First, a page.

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Lookup NU author(s): Emeritus Professor Philip Home
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Insulin aspart has been shown, in medium-term studies, to achieve reductions in HbA1c without increasing the risk of major hypoglycaemia compared with pre-meal human insulin. The aim of the present 3-year study was to evaluate the long-term safety and efficacy of insulin aspart in people with type 1 diabetes. This was a 30-month extension of a multinational, multicentre, open-label, parallel-group study of 753 people with type 1 diabetes, originally randomly allocated to treatment with insulin aspart or unmodified human insulin before meals, with NPH insulin as basal insulin. Main outcomes measures were hypoglycaemia (major or minor), adverse events and HbA1c. As insulin aspart became commercially available in some countries before the end of the trial, analyses of HbA1c used 30-month data to maintain statistical power. The relative risk estimate of major hypoglycaemia was similar between treatment groups (relative risk [RR] 1.00 [95% CI 0.72, 1.39]). The risk of having a minor hypoglycaemic episode was higher with insulin aspart than with human soluble insulin (RR 1.24 [1.09, 1.39] p = 0.024). Insulin aspart was significantly superior to human insulin with respect to overall glycaemic control, with a baseline-adjusted HbA1c difference of -0.16 (-0.32, -0.01)% (p = 0.035). Insulin aspart was well tolerated and effective during long-term treatment. The HbA1c advantage was maintained with insulin aspart without any adverse impact on the rate of major hypoglycaemia. © 2005 Elsevier Ireland Ltd. All rights reserved.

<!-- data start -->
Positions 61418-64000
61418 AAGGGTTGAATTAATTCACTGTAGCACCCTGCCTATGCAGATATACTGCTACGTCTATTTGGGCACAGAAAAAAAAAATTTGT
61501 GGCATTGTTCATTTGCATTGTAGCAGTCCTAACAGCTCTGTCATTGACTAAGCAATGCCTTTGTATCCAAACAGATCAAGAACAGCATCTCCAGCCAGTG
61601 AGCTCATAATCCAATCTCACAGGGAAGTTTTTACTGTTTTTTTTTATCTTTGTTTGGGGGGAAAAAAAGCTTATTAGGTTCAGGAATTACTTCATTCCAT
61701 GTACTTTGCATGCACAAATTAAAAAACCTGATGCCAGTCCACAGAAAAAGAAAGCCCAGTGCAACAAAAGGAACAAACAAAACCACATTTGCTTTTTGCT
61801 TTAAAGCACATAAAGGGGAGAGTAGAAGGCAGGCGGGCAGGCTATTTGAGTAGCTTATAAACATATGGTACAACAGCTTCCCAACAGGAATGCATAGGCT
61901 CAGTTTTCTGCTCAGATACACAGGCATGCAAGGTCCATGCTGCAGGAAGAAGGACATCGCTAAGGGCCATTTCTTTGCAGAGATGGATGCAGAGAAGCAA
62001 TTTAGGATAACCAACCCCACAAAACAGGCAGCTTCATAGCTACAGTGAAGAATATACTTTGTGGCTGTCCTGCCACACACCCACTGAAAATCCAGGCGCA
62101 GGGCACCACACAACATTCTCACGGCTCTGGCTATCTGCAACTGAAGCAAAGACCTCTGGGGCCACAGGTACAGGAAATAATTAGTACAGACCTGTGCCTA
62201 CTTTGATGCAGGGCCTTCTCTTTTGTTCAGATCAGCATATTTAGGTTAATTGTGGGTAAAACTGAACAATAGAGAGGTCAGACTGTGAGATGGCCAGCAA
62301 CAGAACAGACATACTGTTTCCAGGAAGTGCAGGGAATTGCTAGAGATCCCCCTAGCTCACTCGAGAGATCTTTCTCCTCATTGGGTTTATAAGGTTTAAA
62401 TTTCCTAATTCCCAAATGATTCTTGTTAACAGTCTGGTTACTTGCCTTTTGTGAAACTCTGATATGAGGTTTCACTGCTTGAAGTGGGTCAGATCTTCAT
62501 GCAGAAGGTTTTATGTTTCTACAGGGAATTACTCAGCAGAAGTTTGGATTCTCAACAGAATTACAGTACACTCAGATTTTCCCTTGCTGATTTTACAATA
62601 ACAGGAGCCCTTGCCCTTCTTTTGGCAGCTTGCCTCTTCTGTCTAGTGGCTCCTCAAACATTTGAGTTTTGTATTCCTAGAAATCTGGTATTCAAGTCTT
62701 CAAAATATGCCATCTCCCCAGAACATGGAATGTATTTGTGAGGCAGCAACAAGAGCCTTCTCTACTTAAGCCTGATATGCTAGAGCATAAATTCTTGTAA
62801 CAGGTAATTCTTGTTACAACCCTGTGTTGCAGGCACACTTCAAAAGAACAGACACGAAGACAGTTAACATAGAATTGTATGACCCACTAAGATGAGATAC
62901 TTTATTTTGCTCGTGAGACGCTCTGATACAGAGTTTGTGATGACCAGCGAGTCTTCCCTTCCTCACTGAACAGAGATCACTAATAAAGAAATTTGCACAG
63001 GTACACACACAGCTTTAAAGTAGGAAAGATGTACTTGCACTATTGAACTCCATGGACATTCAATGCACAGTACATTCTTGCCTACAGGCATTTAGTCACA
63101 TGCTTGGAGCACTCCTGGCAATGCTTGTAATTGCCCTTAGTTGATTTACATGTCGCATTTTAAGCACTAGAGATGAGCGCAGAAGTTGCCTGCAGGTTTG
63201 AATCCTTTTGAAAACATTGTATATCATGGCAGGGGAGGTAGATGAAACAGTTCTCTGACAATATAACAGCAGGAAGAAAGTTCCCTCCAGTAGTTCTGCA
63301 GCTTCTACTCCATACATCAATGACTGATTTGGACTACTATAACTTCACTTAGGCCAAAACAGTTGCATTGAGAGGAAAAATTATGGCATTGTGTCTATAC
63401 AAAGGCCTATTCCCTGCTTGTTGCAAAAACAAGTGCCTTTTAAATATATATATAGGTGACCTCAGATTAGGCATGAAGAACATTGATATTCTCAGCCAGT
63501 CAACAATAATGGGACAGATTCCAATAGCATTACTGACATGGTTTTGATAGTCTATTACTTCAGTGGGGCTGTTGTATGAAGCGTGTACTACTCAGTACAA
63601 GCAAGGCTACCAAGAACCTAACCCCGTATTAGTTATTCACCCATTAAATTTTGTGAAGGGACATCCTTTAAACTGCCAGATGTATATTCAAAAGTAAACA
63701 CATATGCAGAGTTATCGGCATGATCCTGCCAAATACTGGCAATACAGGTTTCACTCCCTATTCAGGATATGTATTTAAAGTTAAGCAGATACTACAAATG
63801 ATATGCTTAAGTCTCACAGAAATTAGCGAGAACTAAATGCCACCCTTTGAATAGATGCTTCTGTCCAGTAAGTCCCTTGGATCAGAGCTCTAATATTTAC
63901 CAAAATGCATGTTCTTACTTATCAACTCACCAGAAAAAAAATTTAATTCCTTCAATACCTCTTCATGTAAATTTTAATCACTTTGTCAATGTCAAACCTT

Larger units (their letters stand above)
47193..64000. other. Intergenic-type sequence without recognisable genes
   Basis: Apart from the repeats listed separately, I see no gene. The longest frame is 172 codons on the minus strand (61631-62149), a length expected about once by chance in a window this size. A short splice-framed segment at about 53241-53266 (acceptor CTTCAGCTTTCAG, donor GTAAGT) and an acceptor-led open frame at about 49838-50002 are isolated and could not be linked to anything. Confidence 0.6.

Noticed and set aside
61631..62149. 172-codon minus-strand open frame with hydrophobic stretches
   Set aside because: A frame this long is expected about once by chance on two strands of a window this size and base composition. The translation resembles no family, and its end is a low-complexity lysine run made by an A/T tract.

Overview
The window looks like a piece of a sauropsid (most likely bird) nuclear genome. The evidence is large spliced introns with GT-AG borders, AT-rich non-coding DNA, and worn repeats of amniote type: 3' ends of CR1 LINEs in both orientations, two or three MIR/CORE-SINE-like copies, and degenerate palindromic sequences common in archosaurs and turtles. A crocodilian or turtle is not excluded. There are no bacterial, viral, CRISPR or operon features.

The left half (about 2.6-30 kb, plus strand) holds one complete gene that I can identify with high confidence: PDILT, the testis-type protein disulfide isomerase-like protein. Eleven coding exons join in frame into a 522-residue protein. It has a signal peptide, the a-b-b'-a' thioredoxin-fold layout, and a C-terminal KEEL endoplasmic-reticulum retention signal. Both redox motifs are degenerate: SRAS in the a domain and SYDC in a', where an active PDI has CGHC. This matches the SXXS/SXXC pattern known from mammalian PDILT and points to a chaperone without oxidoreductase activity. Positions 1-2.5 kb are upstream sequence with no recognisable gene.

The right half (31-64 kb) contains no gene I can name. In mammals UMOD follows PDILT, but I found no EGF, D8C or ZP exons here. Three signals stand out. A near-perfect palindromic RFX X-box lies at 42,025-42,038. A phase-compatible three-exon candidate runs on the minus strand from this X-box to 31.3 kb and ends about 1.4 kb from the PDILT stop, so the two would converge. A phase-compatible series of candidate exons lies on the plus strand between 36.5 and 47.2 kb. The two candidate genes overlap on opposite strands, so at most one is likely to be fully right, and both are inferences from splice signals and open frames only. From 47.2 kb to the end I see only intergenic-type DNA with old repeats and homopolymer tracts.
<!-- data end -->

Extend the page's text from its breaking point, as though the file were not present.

Author(s): Home PD, Hallgren P, Usadel KH, Sane T, Faber J, Grill V, Friberg HH
Publication type: Article
Publication status: Published
Journal: Diabetes Research and Clinical Practice
Print publication date: 01/02/2006
ISSN (print): 0168-8227
ISSN (electronic): 1872-8227
PubMed id: 16054266
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